* (wikipedia) * * butter * cream * milk * turophile * yogurt

    Verb

    (chees)
  • To prepare curds for making cheese.
  • (technology) To make holes in a pattern of circuitry to decrease pattern density.
  • Interjection

  • (photography)
  • Say "cheese "! ... and there we are!

    Etymology 2

    Probably from (etyl) .

    Noun

    (-)
  • (slang) Wealth, fame, excellence, importance.
  • Derived terms
    * big cheese * sub-cheese

    Etymology 3

    Verb

    (chees)
  • (slang) To stop; to refrain from.
  • (slang) To anger or irritate someone, usually in combination with "off".
  • All this waiting around is really cheesing me off.
    Derived terms
    * cheese it * cheesed off

    Etymology 4

    From cheesy.

    Verb

    (chees)
  • (gaming, slang) To use an unsporting tactic; to repeatedly use an attack which is overpowered or difficult to counter
  • You can cheese most of the game using certain exploits.
  • (gaming) To use an unconventional, all-in strategy to take one's opponent by surprise early in the game (especially for real-time strategy games)
  • It's not every day you can see someone defend a cheese maneuver with a planetary fortress and win the game without using a single unit.
    Synonyms
    * (use a surprise all-in strategy early in a game) rush, zerg 1000 English basic words

    mice

    English

    Noun

    (head)
  • (mouse)
  • Anagrams

    * ----

    mouse

    English

    Noun

    (mice)
  • Any small rodent of the genus Mus .
  • *
  • *:At twilight in the summer there is never anybody to fear—man, woman, or cat—in the chambers and at that hour the mice come out. They do not eat parchment or foolscap or red tape, but they eat the luncheon crumbs.
  • (lb) A member of the many small rodent and marsupial species resembling such a rodent.
  • A quiet or shy person.
  • (lb) (plural'' mice''' ''or, rarely,'' ' mouses ) An input device that is moved over a pad or other flat surface to produce a corresponding movement of a pointer on a graphical display.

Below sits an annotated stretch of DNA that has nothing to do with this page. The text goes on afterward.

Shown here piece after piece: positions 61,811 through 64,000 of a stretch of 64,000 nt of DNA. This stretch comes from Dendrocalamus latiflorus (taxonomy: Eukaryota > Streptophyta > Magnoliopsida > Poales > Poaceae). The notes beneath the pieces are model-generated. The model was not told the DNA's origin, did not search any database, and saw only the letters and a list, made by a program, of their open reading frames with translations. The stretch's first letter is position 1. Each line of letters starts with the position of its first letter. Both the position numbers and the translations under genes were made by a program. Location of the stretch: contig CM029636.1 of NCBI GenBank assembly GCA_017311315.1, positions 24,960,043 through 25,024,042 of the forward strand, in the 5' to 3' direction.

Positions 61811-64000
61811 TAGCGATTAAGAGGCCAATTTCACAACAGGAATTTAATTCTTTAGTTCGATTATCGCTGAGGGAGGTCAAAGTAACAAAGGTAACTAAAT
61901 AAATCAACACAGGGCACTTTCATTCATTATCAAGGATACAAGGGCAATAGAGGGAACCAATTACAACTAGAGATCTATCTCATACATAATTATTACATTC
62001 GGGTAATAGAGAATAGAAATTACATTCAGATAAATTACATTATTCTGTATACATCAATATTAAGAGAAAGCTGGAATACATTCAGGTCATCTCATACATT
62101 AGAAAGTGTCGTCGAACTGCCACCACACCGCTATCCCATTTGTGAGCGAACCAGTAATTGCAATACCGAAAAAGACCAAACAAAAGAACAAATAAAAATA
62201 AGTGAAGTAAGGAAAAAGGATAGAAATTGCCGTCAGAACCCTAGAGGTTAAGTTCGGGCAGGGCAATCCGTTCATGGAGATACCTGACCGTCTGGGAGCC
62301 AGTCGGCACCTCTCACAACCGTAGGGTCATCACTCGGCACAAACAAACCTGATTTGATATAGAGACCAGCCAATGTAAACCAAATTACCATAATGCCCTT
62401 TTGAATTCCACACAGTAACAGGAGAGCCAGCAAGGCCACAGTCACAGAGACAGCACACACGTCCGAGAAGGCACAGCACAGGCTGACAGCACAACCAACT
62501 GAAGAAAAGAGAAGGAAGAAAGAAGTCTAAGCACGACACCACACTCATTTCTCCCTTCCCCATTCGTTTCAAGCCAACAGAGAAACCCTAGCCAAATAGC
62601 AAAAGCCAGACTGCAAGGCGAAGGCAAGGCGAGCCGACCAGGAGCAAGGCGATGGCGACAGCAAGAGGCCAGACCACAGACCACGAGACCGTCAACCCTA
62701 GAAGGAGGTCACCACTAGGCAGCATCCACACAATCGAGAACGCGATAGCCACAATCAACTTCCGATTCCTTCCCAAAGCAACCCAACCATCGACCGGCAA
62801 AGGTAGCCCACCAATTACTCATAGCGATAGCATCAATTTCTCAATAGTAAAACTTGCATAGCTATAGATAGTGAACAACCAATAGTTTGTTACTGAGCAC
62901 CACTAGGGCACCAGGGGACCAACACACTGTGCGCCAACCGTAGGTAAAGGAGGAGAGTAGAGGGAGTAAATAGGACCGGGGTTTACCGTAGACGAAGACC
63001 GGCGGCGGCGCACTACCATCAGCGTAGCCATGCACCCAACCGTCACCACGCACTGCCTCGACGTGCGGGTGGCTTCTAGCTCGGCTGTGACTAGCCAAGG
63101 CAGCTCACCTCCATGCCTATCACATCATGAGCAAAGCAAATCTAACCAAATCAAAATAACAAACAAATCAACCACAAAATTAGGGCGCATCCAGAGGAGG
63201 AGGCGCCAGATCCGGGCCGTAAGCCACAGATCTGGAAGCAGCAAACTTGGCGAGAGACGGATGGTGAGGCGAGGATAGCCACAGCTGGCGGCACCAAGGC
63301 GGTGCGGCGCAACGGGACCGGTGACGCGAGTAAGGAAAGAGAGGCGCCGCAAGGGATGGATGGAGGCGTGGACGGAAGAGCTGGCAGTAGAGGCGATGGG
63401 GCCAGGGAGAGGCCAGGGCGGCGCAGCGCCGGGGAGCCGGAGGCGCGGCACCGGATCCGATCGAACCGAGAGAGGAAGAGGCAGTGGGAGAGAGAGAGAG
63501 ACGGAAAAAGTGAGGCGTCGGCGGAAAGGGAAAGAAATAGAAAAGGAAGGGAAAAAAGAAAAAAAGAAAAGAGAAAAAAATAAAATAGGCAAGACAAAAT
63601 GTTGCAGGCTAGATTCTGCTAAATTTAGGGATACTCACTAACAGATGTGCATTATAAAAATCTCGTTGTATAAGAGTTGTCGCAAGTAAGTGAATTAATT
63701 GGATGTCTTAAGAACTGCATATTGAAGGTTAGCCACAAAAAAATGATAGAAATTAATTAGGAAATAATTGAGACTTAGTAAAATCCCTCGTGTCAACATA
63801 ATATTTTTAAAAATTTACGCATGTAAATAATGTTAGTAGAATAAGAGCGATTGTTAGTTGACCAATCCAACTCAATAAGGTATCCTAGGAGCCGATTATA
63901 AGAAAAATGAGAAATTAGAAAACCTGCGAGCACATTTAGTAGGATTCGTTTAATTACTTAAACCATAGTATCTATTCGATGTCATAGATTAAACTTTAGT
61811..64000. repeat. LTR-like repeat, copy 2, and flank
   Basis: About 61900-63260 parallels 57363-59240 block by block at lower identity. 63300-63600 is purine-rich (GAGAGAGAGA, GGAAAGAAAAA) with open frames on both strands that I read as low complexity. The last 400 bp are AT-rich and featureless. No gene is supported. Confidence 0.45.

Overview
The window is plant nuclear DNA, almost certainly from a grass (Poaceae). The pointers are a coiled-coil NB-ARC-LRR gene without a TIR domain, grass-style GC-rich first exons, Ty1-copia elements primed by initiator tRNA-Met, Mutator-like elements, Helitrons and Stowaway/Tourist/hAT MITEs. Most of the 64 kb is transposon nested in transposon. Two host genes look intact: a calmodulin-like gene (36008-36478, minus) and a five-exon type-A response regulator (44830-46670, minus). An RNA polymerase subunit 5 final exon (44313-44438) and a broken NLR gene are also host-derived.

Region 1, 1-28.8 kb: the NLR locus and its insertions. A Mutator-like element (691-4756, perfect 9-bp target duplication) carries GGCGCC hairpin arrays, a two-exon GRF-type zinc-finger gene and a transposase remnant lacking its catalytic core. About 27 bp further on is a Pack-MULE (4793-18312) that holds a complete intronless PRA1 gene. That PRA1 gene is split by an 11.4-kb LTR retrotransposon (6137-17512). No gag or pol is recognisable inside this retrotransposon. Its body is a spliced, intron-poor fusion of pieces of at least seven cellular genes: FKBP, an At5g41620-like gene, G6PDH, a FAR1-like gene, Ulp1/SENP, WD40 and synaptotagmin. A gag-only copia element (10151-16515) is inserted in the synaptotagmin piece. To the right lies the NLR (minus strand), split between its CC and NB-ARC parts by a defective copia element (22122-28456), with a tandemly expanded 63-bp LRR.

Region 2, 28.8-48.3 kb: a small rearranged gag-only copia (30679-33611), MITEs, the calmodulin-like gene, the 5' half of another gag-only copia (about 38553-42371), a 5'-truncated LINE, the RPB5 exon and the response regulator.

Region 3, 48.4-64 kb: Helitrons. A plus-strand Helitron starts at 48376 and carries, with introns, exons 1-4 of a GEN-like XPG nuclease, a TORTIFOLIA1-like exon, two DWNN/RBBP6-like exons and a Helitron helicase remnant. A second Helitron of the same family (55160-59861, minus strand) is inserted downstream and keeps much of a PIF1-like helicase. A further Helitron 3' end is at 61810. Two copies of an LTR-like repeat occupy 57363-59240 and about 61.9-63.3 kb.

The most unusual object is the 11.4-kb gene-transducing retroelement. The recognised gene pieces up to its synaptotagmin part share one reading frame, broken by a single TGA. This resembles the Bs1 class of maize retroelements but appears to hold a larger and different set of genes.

• (lb) Hematoma.
  • (lb) A turn or lashing of spun yarn or small stuff, or a metallic clasp or fastening, uniting the point and shank of a hook to prevent its unhooking or straighening out.
  • (lb)
  • :(Shakespeare)
  • A match used in firing guns or blasting.
  • (lb) A small model of (a fragment of) (Zermelo-Fraenkel set theory) with desirable properties (depending on the context).
  • Hypernyms

    * (small rodent) rodent

    Coordinate terms

    * (small rodent) rat * (input device) joystick, trackpad, trackball, pointing stick

    Derived terms

    * (as) quiet as a mouse * cat and mouse * church mouse * deer mouse * dormouse * fieldmouse * house mouse * kangaroo mouse * mouseable, mousable * mouse button * mouse click * mouse-ear * mouse mat * mouse pad * mouser * mousetrap * mousy * optical mouse * play cat and mouse * poor as a church mouse * when the cat's away the mice will play

    Verb

    (mous)
  • To move cautiously or furtively, in the manner of a mouse (the rodent) (frequently used in the phrasal verb to mouse around ).
  • To hunt or catch mice (the rodents), usually of cats.
  • (nautical) To close the mouth of a hook by a careful binding of marline or wire.
  • Captain Higgins moused the hook with a bit of marline to prevent the block beckets from falling out under slack.
  • (computing) To navigate by means of a computer mouse.
  • * 1988 , MacUser: Volume 4
  • I had just moused to the File menu and the pull-down menu repeated the menu bar's hue a dozen shades lighter.
  • * 2009 , Daniel Tunkelang, Faceted Search (page 35)
  • Unlike the Flamenco work, the Relation Browser allows users to quickly explore a document space using dynamic queries issued by mousing over facet elements in the interface.
  • (obsolete, nonce, transitive) To tear, as a cat devours a mouse.
  • * Shakespeare
  • [Death] mousing the flesh of men.

    Derived terms

    * mouse around * mouse over * mouser

    See also